E-Mail Of The Day

Tim McGivern
2 min read
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This came from Scott Horton, interviewed in the Alibi back in November [link].

Horton writes: On the subject of the GOP and another political party. I was intrigued by this story [link]

A North Carolina Republican candidate resigns from the party, issuing a statement calling the Bush administration “Nazis.” The candidate's statement makes reference to Karl Rove's comments and validates the statement of Sen. Durbin, for which he was recently pressured to apologize in the well of the Senate.

So is it fair to call the Republicans “Nazis?” Certainly the use of this term in American political dialogue is already a very debased coinage—reflecting a poor understanding generally of who the National Socialists were and what they were up to. It's not a fair label to apply to the GOP generally.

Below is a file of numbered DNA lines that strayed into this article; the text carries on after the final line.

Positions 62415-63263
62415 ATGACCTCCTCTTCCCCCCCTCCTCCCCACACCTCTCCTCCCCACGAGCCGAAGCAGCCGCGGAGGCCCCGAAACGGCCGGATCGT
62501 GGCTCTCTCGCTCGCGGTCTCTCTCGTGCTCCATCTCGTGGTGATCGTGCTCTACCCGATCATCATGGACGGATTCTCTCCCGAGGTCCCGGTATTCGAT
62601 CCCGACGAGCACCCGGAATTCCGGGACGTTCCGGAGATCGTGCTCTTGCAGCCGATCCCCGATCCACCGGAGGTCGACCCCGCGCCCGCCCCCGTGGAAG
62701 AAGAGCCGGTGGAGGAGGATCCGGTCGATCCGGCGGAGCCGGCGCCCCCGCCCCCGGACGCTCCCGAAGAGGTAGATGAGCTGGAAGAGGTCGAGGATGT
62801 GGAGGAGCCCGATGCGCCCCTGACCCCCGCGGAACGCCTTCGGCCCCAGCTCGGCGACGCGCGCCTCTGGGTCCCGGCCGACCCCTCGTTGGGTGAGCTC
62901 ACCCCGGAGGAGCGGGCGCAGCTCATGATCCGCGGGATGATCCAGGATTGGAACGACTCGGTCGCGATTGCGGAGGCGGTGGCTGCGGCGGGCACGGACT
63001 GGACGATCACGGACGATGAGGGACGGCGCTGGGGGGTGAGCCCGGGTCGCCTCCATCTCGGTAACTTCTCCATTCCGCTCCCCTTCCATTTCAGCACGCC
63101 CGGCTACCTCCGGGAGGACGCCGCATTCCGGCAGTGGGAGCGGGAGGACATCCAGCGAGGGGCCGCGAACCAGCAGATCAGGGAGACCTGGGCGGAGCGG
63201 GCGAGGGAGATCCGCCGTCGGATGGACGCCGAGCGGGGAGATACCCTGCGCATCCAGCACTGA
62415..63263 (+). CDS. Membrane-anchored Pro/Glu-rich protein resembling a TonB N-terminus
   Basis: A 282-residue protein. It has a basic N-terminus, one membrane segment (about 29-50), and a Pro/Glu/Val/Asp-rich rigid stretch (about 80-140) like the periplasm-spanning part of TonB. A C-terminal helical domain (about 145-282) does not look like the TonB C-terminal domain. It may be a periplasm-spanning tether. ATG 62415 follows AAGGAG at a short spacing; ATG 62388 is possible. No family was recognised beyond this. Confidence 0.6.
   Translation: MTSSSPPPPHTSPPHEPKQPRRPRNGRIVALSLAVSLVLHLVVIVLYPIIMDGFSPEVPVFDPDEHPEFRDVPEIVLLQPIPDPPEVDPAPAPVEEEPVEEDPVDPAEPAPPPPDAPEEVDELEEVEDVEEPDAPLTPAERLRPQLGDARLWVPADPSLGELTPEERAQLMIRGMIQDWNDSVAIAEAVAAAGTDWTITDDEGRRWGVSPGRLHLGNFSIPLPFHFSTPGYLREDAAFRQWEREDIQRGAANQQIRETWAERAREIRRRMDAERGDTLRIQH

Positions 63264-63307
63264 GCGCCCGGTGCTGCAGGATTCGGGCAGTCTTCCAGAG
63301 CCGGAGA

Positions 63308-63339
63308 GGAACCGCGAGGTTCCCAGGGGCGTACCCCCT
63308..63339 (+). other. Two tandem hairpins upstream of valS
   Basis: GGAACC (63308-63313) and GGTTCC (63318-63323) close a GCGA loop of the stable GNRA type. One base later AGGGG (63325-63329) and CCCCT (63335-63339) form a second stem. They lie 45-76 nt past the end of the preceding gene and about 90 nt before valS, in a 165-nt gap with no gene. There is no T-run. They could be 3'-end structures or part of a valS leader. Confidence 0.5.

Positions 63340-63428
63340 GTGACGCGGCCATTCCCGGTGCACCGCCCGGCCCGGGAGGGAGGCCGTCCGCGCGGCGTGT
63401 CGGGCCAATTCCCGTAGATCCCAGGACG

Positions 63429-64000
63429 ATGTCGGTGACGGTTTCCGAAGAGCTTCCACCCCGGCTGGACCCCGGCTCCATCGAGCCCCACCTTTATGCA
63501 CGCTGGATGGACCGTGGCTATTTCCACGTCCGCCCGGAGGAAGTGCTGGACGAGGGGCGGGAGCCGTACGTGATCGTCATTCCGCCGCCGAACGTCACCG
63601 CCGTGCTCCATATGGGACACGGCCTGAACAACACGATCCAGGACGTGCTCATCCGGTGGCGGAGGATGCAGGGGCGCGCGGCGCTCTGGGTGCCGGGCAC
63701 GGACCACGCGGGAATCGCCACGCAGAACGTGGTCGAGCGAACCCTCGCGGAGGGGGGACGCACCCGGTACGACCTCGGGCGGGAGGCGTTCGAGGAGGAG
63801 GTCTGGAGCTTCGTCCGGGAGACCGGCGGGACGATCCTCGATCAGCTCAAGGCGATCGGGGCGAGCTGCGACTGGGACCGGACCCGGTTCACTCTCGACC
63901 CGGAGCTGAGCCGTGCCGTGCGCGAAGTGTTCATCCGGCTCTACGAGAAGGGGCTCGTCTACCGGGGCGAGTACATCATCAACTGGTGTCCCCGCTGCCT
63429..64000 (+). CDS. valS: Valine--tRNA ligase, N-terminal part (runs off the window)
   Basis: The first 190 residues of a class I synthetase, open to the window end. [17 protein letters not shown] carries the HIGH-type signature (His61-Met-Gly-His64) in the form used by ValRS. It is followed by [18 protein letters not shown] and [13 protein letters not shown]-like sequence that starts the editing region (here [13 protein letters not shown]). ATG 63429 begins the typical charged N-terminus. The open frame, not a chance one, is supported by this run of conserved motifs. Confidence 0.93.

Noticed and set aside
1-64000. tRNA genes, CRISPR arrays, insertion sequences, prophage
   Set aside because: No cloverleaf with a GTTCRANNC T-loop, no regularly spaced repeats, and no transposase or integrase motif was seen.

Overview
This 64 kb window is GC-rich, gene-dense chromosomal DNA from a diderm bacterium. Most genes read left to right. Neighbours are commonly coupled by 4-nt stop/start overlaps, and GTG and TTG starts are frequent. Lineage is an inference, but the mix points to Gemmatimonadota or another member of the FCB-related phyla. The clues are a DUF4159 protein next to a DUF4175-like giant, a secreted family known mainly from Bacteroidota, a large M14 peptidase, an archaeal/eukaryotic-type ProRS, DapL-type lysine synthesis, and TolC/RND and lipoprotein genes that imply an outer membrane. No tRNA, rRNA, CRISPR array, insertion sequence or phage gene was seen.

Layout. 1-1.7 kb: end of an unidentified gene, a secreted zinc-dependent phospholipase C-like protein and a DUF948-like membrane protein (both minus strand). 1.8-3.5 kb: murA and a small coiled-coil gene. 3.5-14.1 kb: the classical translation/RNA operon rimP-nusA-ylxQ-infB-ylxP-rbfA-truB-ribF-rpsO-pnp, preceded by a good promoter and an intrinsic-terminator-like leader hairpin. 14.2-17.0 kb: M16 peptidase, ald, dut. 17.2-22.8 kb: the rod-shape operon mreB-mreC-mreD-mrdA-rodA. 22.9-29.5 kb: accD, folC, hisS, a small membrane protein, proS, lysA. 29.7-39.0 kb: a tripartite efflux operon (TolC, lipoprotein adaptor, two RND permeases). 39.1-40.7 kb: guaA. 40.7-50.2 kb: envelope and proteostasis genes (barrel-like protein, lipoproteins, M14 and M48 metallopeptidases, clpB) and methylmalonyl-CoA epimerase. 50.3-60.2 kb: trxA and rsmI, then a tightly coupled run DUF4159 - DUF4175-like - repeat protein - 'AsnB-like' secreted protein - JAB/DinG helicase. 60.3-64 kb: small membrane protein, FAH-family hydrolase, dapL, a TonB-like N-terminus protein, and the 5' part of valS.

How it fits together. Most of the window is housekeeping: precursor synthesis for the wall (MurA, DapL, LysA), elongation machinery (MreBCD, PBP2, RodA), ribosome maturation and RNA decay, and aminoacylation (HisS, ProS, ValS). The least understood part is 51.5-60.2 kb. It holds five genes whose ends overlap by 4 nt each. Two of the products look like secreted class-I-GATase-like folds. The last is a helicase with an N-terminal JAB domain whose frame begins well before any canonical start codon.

But what serious scholar of Germany in the first half of the last century could deny the astonishing parallels between the conduct of the National Socialist party and that of the Bush regime? They are profound and very troubling. The manipulation of a primitive religiosity; the messianic style of the leadership; the invocation of a terrorist threat to deconstruct civil liberties; the creation of detention camps beyond the reach of the courts and the law; the systematic degradation of the judicial system; the subordination of the legislature and judiciary to the executive; the waging of a war of aggression. These are some examples. There are many others.

Should it be unacceptable to use the label “Nazi” in American political dialogue? I think not. But it is important to reflect that one knows what the label means. Too many wield this term without reflection or knowledge.

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